Still, your well-being needs to recognize their behaviours and set boundaries. Knowledge of their triggers helps you avoid enabling their manipulation.


Dealing with a covert narcissist can leave you feeling frustrated and drained. Their manipulations often fly under the radar, making their impact hard to detect.

To provide a more human perspective, I spoke with two people who shared their experiences coping with covert narcissism in their relationships.

Example 1 – A 32-year-old woman, Sarah, opened up about her covertly narcissistic mother. “My mom was a master at playing the victim. She’d sabotage family events with complaints about her health to draw attention. If I accomplished something, she’d say, ‘Must be nice!’ in a bitter tone,” Sarah revealed.

She recalls her mother’s “forgetting” Sarah’s teenage milestones, like cheer competitions, often leaving Sarah alone at school for hours. “Her subtle cruelty left a lifelong mark on my self-esteem,” Sarah admitted.

Example 2 – James, a 29-year-old new father, described his covertly narcissistic partner’s tendency to undermine him and kill his joy during moments of celebration: “When our son was born, she became moody and withdrew affection unless the focus was on her. If relatives asked about me, she’d joke, ‘Oh, he’s just the sperm donor!’”

According to James, living with her involves “walking on eggshells” and “tiptoeing around her emotional landmines” to avoid triggering outbursts. “Her jealousy sabotages any career success I have. She belittles my achievements behind a sweet facade,” he revealed.

These first-hand stories humanize the real anguish caused by the mind games of a covert narcissist. Their manipulation erodes a person’s spirit and self-worth, leaving deep scars. Knowledge and vigilance are key to mitigating a covert narcissist’s capacity to harm.

Conclusion and Key Takeaways

Dealing with a covert narcissist leaves many feeling frustrated, obligated, and doubting their sanity. But knowledge is power.

Here are some key takeaways:

  • Look beyond their shy exterior – The covert narcissist’s crippling insecurity drives their manipulation. Their ego remains overinflated.
  • Don’t take mistreatment personally – Their behaviours stem from self-loathing, not your worthiness.
  • Establish firm boundaries – Limit the covert narcissist’s access to you on your terms. Refuse to engage in guilt trips, gaslighting, or other tactics.
  • Center your own needs – Reduce contact if required for your well-being. Seek support through counselling.
  • Have compassion from a distance – Understanding their psychological wounds fosters empathy while still mitigating harm.
  • Focus on the present – Accept that the covert narcissist likely won’t change. Work around their dysfunction as best you can.

While covert narcissism presents distinct challenges, maintaining integrity and self-care can make relationships tolerable, if not ideal. Prioritize your mental health over the covert narcissist’s demands.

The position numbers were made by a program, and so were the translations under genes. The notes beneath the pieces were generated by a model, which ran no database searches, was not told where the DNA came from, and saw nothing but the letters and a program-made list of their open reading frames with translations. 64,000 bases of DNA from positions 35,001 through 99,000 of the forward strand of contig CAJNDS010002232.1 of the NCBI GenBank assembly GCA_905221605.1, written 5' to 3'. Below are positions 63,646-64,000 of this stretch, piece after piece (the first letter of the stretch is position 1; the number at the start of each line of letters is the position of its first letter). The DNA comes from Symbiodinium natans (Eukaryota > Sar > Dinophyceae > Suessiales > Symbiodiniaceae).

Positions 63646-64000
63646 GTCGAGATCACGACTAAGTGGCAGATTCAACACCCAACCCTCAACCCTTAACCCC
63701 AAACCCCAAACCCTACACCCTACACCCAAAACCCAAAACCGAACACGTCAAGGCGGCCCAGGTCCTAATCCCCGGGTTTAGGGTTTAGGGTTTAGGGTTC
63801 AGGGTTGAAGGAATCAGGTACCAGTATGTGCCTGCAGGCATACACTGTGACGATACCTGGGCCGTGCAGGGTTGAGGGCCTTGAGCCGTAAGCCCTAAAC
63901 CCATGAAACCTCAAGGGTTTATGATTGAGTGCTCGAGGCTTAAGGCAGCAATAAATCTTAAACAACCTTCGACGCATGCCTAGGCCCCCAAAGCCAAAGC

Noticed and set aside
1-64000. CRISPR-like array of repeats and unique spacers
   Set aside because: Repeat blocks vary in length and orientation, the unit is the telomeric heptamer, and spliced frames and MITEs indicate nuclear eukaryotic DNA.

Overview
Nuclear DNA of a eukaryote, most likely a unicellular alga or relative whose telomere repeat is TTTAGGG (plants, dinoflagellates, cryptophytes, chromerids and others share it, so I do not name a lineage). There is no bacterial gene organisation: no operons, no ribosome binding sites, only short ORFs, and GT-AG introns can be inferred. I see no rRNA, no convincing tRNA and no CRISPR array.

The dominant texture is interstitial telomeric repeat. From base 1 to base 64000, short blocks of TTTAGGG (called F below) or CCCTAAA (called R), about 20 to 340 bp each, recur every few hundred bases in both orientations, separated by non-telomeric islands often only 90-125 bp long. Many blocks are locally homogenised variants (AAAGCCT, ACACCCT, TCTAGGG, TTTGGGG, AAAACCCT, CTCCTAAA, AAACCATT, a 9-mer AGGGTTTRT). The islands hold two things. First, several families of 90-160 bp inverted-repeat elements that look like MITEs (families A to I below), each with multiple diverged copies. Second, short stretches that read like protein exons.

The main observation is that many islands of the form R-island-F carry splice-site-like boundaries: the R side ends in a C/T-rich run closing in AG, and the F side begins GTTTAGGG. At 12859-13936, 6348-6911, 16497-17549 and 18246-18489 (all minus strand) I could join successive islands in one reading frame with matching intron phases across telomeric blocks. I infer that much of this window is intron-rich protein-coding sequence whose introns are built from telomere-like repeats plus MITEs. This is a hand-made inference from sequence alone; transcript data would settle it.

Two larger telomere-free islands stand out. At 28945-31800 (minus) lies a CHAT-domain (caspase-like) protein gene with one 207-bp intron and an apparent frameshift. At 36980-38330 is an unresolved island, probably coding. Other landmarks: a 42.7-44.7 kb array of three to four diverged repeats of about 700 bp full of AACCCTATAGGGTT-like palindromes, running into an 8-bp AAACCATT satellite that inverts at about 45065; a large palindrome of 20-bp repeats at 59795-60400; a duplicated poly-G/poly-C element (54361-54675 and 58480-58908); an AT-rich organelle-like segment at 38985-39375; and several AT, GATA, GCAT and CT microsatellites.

You deserve to feel secure in your worth and sanity. Don’t relinquish that gift to please someone else.

Frequently Asked Questions (FAQs)

  • Fishing for compliments by putting themselves down
  • Sulking and withdrawing when not the center of attention
  • Making sarcastic, passive-aggressive remarks
  • Blaming others for their own mistakes or shortcomings
  • Feeling secretly resentful of other people's success
  • Overpromising favours with unstated expectations attached

By portraying themselves as victims, covert narcissists elicit sympathy and reassurance from others, which helps prop up their fragile self-esteem. Their "poor me" act also often makes people hesitate to criticize them, fearing further hurting their feelings.

Yes, covert narcissists struggle with empathy just like their overt counterparts. They have difficulty truly understanding other people's perspectives and emotional experiences. Their focus remains on their own needs. However, covert narcissists may be more adept at faking empathy when it benefits them.

  • Set clear boundaries around unacceptable behaviour
  • Avoid taking their criticisms personally
  • Limit time spent engaging in drama
  • Refuse to apologize to pacify them
  • Repeat your expectations calmly and consistently
  • Seek support through counselling
Picture of Pareen Sehat MC, RCC

Pareen Sehat MC, RCC

Pareen’s career began in Behaviour Therapy, this is where she developed a passion for Cognitive Behavioural Therapy approaches. Following a Bachelor of Arts with a major in Psychology she pursued a Master of Counselling. Pareen is a Registered Clinical Counsellor (RCC) with the BC Association of Clinical Counsellors. She specializes in CBT and Lifespan Integrations approaches to anxiety and trauma. She has been published on major online publications such as - Yahoo, MSN, AskMen, PsychCentral, Best Life Online, and more.